To the editor:
On July 20, 1969, Neil Armstrong and Buzz Aldrin became the first humans to land on the moon. On June 22, 1969, the Cuyahoga River in Cleveland, Ohio, caught fire for the 13th time in 100 years. While the scientists responsible for the moon landing were celebrated, scientists warning us about impending environmental disasters were largely ignored. The fire did help Congress to initiate the Environmental Protection Agency under President Nixon.
Over the next several years, because of public pressure, our country made major strides in cleaning up the environment. The cleanup was made primarily because of new, strict regulations prohibiting industry and private citizens from just dumping waste wherever convenient and levying large fines on those who did.
These regulations helped clean up the water we drink, the air we breathe and even helped remove trash along the road that was so obvious in the 1960s. They helped bring a dead Lake Erie back to life, helped bring back our national symbol, the bald eagle, back from the brink of extinction. Salmon and steelhead populations have increased because of these regulations.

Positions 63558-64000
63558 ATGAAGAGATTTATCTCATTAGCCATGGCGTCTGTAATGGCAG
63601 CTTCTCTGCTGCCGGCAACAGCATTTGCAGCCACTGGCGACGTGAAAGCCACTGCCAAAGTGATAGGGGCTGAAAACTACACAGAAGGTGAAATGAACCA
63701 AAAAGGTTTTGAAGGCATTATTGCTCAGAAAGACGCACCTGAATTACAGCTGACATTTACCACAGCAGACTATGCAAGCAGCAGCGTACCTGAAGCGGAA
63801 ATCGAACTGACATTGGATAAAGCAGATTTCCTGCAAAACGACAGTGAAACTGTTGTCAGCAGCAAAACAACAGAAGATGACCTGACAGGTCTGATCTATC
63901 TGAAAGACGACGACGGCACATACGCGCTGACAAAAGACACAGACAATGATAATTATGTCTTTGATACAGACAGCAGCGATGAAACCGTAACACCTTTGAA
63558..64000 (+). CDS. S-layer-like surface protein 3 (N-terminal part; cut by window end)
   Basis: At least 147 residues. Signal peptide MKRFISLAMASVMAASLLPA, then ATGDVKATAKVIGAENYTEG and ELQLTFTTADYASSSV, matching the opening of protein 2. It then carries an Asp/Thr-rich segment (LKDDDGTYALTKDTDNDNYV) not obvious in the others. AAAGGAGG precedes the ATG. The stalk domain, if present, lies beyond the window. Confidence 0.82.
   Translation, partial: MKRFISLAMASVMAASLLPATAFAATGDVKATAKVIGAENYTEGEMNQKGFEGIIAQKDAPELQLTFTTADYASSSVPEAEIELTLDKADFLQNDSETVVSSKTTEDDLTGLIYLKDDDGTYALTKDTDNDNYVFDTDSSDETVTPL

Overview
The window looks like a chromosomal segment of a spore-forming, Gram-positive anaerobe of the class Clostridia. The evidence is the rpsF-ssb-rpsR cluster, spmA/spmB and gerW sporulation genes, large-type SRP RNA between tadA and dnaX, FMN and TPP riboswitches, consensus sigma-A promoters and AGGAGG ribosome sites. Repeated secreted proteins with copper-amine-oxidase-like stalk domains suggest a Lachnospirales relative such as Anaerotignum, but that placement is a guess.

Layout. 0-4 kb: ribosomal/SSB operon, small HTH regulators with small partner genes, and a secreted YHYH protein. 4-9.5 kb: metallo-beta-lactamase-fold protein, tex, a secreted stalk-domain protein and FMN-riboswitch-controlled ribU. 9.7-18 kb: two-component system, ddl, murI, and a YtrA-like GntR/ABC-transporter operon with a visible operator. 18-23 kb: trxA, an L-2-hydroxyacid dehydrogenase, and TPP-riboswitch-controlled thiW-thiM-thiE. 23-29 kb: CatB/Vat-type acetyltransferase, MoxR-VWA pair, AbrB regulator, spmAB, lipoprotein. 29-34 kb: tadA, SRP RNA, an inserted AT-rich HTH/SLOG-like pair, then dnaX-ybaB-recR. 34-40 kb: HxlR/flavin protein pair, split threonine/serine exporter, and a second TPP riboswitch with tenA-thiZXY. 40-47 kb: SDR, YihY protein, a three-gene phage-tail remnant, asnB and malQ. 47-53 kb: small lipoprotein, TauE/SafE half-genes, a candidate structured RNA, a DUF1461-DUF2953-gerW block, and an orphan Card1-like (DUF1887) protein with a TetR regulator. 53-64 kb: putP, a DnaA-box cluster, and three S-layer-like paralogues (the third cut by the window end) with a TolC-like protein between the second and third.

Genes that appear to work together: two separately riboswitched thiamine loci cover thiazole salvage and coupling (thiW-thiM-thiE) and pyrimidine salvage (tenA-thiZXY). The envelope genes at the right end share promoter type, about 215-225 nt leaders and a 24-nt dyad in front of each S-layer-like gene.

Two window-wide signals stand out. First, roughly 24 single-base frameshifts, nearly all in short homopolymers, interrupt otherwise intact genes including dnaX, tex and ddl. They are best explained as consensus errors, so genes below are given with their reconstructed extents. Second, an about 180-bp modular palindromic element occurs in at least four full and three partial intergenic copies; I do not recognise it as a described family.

Now, President Trump has proposed a budget which would decrease the EPA’s funding by about one-third and cripple its ability to enforce. His administration has been replacing environmental scientists with industry representatives on the advisory/regulatory boards, putting corporate profit ahead of environmental and human health. Many of our most dangerous pollutants are invisible and require highly qualified people and sophisticated equipment to monitor. The EPA needs an adequate budget to protect us.
Our US Rep. Greg Walden, (202)225-6730, chairs the Energy and Commerce committee overseeing the EPA. Please let him know that a strong EPA is in our best interests. Not all regulations are bad for the economy.